Artist Peter Max's wife found dead in a suspected suicide

CORRECTS MARY MAX'S AGE TO 52, NOT 53 - FILE - In this July 4, 1987, file photo, artist Peter Max works on a painting of the Statue of Liberty aboard a boat in New York Harbor, as part of the Fourth of July festivities New York. Authorities say Mary Max, 52, the wife of the artist Peter Max, was found dead Sunday, June 9, 2019, in New York, of a suspected suicide amid a family fight over her husband’s work. Her death comes two weeks after The New York Times published a story detailing legal battles over the work of Peter Max, a prolific creator of colorful, psychedelic art who is now living with dementia at age 81. (AP Photo/David Bookstaver, File)
CORRECTS MARY MAX'S AGE TO 52, NOT 53 - FILE - In this June 14, 2017, file photo, artist Peter Max acknowledges applause during the unveiling of the theme art he created for the 2017 U.S. Open tennis tournament in New York. Authorities say Mary Max, 52, the wife of the artist Peter Max, was found dead Sunday, June 9, 2019, in New York, of a suspected suicide amid a family fight over her husband’s work. Her death comes two weeks after The New York Times published a story detailing legal battles over the work of Peter Max, a prolific creator of colorful, psychedelic art who is now living with dementia at age 81. (AP Photo/Julie Jacobson, File)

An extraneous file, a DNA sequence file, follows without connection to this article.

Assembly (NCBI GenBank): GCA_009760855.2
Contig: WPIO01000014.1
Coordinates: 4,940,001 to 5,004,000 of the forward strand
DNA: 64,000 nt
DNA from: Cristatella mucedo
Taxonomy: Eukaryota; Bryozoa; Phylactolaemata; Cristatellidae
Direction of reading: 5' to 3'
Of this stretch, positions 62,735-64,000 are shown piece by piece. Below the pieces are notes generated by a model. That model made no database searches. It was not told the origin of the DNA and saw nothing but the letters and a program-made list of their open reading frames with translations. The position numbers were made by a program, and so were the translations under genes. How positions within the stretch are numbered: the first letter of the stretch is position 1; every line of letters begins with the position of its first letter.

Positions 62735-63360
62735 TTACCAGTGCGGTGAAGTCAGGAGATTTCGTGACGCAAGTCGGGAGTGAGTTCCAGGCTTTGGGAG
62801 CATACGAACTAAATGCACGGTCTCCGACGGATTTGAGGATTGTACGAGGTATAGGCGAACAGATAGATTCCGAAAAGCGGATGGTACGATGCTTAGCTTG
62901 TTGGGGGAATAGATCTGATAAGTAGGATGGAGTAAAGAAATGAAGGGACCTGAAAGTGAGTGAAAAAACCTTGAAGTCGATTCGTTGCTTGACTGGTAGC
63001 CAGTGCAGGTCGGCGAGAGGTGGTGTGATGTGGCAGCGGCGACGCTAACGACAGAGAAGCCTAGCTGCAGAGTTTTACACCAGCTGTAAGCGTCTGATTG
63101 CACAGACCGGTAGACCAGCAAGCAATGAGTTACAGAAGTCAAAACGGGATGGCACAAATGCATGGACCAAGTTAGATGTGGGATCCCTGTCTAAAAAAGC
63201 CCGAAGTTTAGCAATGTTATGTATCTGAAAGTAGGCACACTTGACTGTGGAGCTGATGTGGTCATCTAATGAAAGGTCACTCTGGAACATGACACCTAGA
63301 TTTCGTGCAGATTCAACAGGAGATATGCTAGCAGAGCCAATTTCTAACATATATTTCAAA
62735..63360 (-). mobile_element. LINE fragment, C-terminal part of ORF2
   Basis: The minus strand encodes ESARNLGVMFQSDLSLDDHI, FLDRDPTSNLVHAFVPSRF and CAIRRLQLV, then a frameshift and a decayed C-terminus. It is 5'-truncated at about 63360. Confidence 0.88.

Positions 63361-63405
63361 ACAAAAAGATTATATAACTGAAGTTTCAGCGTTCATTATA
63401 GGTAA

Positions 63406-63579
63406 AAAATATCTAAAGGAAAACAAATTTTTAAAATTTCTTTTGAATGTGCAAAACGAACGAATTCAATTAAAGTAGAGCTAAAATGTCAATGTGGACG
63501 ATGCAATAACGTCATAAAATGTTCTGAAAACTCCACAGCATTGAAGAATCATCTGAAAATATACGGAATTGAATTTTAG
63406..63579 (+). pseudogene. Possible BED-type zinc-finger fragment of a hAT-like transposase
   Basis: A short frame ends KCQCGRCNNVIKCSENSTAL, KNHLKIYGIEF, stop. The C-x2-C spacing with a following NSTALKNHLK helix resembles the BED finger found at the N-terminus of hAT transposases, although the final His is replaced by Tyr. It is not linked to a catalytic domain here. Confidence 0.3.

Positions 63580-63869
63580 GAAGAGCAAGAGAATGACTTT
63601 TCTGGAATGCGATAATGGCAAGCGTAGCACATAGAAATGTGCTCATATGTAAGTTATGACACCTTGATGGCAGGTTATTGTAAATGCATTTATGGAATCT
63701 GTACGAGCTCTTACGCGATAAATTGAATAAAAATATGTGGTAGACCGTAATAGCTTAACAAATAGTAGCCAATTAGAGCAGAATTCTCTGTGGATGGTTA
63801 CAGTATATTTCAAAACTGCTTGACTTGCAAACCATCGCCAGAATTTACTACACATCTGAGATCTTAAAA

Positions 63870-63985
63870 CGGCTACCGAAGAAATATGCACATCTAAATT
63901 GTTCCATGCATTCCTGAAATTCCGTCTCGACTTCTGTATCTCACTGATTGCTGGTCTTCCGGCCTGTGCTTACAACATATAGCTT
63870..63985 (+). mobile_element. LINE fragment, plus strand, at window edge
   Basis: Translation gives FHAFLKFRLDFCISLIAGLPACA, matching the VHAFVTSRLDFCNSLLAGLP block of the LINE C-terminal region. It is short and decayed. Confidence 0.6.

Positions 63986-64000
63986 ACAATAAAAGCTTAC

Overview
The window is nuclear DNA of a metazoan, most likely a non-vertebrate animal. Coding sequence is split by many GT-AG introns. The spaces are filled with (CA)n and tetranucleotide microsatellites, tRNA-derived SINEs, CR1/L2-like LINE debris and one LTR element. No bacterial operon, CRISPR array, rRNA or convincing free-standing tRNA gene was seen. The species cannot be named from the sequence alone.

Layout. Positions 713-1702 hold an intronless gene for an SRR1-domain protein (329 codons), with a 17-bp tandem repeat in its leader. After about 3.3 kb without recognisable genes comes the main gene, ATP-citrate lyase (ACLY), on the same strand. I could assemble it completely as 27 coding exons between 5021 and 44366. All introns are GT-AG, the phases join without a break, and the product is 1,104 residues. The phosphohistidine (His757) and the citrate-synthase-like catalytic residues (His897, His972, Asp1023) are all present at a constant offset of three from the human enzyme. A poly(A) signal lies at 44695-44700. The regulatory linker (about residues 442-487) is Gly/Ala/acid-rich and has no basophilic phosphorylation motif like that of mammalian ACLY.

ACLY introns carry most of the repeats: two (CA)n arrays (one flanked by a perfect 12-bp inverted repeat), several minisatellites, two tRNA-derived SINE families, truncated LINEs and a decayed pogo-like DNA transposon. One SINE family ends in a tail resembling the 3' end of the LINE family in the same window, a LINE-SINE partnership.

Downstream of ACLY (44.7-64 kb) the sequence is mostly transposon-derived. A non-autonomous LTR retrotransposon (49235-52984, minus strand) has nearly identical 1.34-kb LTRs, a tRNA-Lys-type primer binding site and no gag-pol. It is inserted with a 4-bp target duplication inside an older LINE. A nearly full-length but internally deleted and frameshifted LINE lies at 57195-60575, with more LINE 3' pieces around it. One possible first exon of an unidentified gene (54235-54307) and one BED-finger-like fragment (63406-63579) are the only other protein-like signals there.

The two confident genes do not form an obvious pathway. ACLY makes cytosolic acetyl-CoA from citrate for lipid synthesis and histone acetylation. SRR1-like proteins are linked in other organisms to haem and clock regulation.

NEW YORK — The wife of the artist Peter Max has died in a suspected suicide amid a family fight over her husband's work and allegations that he was being exploited.

New York City Police say Mary Max, 52, was found dead Sunday in her apartment by her husband's health aide. She had been married since 1997 to Peter Max, whose psychedelic, colorful artworks have sold well since the 1960s.

The New York Times published a story two weeks ago detailing legal battles over the work of Peter Max, a prolific creator of art now living with dementia at age 81.

In lawsuits and interviews, some family members claimed Peter Max was being mistreated and asked to sign his name to work created by a team of other artists.

Max artwork was sold on major cruise lines and galleries around the country. His portraits of the Statue of Liberty were part of the 1976 Biennial celebrations under President Ronald Reagan. The works produced in his studio on Manhattan's Upper West Side fetched five-figure prices at auctions in recent years.

Mary Max figured prominently in the disputes, telling a court that one of Max's sons from a previous marriage, Adam Max, had improperly taken custody of him and kept him from other relatives.

Adam Max countered with his own allegations, accusing Mary Max of being abusive toward her husband — allegations she denied.

A court returned Peter Max to his wife's care, but the fights over his art have continued.

Mary Max's attorney, John Markham said he was his client "wanted a new approach to an analysis of her rights."

The attorney said there's been a recent revival of interest in Peter Max works, "and there's a lot of squabbling over it."

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